With Q in decline and disarray, Carly (Fiorina) might well be acquiring the island of Atlantis - James C. Blasius
DEVELOPERS ARE BETTING that Google is going to give Facebook a spanking as the two companies slug it out for social media supremacy.
A poll of 2,173 software developers around the world suggests that Google's range of online services including Google+, search, Gmail, Android and so on could give it an edge as it takes on Facebook.
The survey, which was conducted by researcher IDC for mobile platform company Appcelerator, reveals that developers clearly see the worlds of mobile and social networking coming together as a "huge opportunity", but they are apparently struggling to understand how to make the most of social assets in their mobile apps, including Facebook's social graph. At the same time, the developers said they recognise "immediate value" in having easy integration capabilities represented in Google's combined portfolio. In fact, 39 per cent of developers said that Google's network reach is more important to their social strategies in 2012 than Facebook's social graph.
"This translates into a big competitive opportunity for Google-and potential significant risk for Facebook-especially because developers perceive Google as innovating faster than Facebook," said Scott Ellison, VP of Mobile and Connected Consumer Platforms at IDC.
"Add to that, Google itself is clearly gearing up to leverage its network effects, one example being the alteration of its privacy policies to allow sharing of user data across its services."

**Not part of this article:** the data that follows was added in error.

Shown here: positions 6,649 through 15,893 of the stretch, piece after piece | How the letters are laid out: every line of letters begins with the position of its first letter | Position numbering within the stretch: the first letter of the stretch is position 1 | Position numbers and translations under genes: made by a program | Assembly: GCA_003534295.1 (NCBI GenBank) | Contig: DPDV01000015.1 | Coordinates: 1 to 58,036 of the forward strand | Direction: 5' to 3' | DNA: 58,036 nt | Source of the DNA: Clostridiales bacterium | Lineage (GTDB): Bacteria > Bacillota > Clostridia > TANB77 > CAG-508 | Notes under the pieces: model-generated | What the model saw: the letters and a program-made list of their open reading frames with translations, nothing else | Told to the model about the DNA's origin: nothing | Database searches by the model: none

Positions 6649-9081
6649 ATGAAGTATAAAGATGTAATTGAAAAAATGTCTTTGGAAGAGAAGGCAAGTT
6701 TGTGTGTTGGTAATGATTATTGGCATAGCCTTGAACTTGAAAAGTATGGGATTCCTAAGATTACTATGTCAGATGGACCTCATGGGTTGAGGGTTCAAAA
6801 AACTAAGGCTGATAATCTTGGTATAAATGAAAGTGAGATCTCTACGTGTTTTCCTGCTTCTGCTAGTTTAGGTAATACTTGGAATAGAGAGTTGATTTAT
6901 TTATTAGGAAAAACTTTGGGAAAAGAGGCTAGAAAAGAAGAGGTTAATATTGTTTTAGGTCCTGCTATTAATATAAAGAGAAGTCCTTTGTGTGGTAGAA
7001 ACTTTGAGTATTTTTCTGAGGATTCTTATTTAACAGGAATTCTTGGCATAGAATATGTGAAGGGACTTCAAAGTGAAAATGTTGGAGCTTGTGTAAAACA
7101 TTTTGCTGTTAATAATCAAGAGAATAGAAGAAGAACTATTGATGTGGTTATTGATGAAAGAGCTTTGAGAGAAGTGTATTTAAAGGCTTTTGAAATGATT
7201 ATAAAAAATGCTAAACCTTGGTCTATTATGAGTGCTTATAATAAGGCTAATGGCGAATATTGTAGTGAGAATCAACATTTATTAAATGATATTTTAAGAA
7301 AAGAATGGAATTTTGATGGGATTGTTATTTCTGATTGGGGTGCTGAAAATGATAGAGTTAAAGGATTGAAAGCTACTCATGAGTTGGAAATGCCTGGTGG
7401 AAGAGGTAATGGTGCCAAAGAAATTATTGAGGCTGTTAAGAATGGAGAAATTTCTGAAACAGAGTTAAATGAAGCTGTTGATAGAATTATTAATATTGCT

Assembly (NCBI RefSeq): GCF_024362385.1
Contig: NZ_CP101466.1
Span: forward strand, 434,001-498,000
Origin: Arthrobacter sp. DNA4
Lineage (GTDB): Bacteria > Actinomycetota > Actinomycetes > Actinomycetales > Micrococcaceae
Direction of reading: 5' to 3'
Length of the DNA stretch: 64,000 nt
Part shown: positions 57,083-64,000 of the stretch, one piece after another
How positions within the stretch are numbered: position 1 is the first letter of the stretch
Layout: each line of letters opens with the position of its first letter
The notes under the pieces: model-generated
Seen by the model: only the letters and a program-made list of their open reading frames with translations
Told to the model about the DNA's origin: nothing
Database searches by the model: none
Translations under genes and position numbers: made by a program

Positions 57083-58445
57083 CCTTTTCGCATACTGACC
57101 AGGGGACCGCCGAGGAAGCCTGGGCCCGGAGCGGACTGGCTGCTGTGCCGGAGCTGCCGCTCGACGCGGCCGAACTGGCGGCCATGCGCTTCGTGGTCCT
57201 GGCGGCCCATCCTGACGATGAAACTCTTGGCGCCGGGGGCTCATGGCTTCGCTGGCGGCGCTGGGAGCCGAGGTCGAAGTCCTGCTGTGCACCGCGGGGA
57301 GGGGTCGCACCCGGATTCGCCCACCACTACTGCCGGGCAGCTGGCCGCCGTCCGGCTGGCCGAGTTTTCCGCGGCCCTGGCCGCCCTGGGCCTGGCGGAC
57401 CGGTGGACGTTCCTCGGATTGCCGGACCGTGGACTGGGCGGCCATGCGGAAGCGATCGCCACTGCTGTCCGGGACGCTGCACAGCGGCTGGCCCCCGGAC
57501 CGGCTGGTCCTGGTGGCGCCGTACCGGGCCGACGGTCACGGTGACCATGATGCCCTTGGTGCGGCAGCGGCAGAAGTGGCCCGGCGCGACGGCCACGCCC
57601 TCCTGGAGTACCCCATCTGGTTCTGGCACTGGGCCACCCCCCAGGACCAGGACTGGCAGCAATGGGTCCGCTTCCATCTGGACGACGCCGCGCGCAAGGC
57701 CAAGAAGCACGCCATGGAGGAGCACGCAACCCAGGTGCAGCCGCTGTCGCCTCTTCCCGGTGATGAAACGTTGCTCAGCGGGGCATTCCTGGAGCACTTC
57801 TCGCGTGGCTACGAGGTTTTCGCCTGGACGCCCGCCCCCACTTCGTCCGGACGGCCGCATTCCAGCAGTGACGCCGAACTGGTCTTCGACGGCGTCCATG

But it is not all plain sailing for Google. The report also shows that Android - once neck-and-neck with IOS - is seeing "waning interest" due to continued fragmentation of the platform. In fact IOS continues to reign at number one in developer interest levels, and 89 per cent of respondents said they are very interested in developing for the Iphone, followed by the Ipad at 88 per cent.
Android and Windows 7 claim the number two and number three spots, respectively, while RIM and others have experienced "significant declines". While Android has seen enormous growth in shipments and remains a solid number two, "fragmentation continues to take its toll", the study warned. IDC reported, "Android phones and tablets are showing slow erosion of interest levels. This quarter, interest in Android phones dropped 4.7 per cent points to 78.6 per cent, and Android tablets dropped 2.2 per cent points to 65.9 per cent from the previous survey. Although close to or within the margins of error, these drops are consistent with the trend of small but steady erosion in Android interest over the last four quarters, even as enormous growth in Android unit shipments continues."
The poll also predicted that in 2012 HTML5 will move to centre stage with both pure mobile browser apps and "hybrid apps" that integrate both native code and substantial amounts of HTML5. This approach will help developers code across a crowded mobile OS landscape, IDC said. µ
Sign up for INQbot – a weekly roundup of the best from the INQ